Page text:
Matisyahu, the no-longer-Hasidic reggae superstar, will bring his first acoustic tour to Tucson on Wednesday, Jan. 30, performing at the Rialto Theatre. The concert will feature acoustic renditions of tracks from his latest album, “Spark Seeker,” in addition to some fan favorites.
While in Santa Monica earlier this month on a pre-tour break, Matisyahu took a few minutes to answer questions about the tour, his musical career and his inspirations. The tour, which began Jan. 19 in Miami, Fla., will take him to more than 20 venues nationwide before moving across the Atlantic for a short stint in Europe.
“This show will not be like my others,” said Matisyahu. “Instead of it being a rock concert, everyone will come, sit and listen to the music.” His new collection, “Spark Seeker: The Acoustic EP,” to be released Jan. 29 on Amazon and iTunes, will include six acoustic variations of songs from “Spark Seeker,” which was released in July 2012 and was his fourth full-length album. The iTunes version of the EP has an exclusive bonus track, “Silence,” from Matisyahu’s third studio album, “Light.”
“I enjoyed making the six songs from ‘Spark Seeker’ into acoustic tracks, yet some lent themselves more toward the different composition style than others,” Matisyahu noted. During the composition of “Spark Seeker,” Matisyahu and producer Kool Kojak relocated from Los Angeles to Israel to find new inspiration, a different direction, and to use what Matisyahu likes to call, “natural and organic Middle Eastern instruments.”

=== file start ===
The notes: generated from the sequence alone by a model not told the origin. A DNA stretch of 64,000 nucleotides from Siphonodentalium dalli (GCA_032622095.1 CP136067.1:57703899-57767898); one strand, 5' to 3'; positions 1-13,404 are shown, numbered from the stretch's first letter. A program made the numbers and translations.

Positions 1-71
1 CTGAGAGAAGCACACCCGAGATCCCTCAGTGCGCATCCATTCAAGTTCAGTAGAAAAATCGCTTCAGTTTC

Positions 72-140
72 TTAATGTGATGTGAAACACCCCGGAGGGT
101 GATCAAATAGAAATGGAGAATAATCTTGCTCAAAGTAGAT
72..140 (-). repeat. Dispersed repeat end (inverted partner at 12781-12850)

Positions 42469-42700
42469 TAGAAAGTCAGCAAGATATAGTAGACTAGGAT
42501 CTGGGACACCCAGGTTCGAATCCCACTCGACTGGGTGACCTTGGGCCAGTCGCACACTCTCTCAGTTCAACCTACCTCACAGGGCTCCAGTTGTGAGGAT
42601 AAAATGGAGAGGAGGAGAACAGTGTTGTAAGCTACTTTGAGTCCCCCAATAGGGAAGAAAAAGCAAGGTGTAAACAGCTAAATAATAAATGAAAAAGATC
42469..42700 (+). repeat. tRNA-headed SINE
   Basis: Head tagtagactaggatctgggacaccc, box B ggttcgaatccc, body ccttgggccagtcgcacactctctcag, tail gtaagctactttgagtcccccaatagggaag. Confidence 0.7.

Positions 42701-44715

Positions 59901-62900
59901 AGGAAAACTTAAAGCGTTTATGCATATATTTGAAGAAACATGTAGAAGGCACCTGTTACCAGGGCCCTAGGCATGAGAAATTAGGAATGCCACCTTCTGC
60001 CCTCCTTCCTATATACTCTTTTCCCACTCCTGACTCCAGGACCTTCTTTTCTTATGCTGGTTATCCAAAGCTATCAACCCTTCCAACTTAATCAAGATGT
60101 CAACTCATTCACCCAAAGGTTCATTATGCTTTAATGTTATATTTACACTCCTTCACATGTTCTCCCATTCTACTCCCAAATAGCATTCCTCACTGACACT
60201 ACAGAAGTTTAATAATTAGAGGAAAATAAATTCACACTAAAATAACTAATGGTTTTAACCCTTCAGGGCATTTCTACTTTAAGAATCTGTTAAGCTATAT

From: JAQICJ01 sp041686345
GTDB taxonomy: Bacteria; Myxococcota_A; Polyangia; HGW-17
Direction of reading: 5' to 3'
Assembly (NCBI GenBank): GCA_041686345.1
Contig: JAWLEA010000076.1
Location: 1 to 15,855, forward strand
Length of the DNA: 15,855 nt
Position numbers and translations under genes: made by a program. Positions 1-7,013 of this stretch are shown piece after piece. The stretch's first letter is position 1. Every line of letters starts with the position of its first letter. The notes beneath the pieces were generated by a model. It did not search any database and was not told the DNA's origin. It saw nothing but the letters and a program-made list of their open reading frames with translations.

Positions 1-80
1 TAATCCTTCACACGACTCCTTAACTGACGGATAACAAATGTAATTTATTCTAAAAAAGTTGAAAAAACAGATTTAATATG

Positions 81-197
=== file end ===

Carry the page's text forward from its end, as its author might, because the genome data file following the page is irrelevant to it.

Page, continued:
The introduction of Middle Eastern instrumentation on tracks like “Sunshine,” “Tel Aviv’n” and “King Crown of Judah” creates a spectacular fusion with his typical reggae sound. After speaking with Matisyahu it is easy to see why the sound of his music changes as often as it does. “I live life day by day,” he explained. “I draw influences from everything in my life, whether it be the Torah, or a word or phrase or idea that comes into my head.” His diverse background in music matches those words, ideas and phrases with catchy reggae, rock, hip hop and electronic beats that make his music cross-cultural and loved by many.
It has been just over a year since Matishayu’s controversial Twitter post showing his shaved face. The act was his literal and symbolic departure from Hasidism. Last month he told CNN, “Eventually I began to regain trust into my own intuition and my own sense of right and wrong. I began to realize that there were a lot of things within that lifestyle that were actually holding me back … I can choose how I want to worship God.” For those questioning Matisyahu’s religiousness, fear not. “Judaism is just such a huge part of who I am. I don’t think I could separate that at this point,” he said.
It should be no surprise that fans are supporting him through his transformation. “Spark Seeker” peaked at number 19 on the Billboard 200 albums chart and Matisyahu is excited to continue making music. “After this tour I’m going back to working with my band, Dub Trio, who I often tour with,” he told the AJP, “so those sessions will produce more rock sounding music, but after that we’ll just have to wait and see what comes. No matter what though, I will be making music.”
Mat Friedman is the owner of Revolution Entertainment in Tucson.